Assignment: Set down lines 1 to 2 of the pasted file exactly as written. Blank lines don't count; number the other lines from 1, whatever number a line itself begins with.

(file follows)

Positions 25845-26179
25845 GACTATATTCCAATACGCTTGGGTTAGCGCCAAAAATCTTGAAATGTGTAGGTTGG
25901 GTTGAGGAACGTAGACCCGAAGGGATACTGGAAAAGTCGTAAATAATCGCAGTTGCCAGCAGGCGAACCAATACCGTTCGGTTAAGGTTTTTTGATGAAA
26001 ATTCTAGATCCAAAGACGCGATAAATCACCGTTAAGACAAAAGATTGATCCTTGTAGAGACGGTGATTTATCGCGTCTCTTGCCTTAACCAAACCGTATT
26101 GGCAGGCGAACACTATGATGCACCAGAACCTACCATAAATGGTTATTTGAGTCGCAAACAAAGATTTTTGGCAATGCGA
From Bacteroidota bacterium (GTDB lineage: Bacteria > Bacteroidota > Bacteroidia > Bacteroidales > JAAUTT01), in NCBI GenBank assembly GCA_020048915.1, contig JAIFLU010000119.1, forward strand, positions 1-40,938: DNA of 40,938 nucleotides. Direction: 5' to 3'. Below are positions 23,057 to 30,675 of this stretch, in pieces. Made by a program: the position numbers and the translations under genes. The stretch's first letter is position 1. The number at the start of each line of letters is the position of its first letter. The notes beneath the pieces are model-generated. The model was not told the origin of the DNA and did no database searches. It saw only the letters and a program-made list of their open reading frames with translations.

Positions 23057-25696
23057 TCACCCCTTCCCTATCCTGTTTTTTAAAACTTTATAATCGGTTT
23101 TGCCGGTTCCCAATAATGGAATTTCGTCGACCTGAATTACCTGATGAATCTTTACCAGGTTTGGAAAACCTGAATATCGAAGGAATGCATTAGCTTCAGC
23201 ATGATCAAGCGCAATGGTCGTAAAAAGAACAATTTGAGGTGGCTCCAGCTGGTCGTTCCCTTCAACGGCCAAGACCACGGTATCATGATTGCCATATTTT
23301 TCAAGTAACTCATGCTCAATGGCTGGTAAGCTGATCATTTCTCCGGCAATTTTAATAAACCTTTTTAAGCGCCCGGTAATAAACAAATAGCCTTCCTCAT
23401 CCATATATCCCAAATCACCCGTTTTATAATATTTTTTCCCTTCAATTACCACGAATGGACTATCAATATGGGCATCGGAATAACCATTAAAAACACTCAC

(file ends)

Positions 25845-26179
25845 GACTATATTCCAATACGCTTGGGTTAGCGCCAAAAATCTTGAAATGTGTAGGTTGG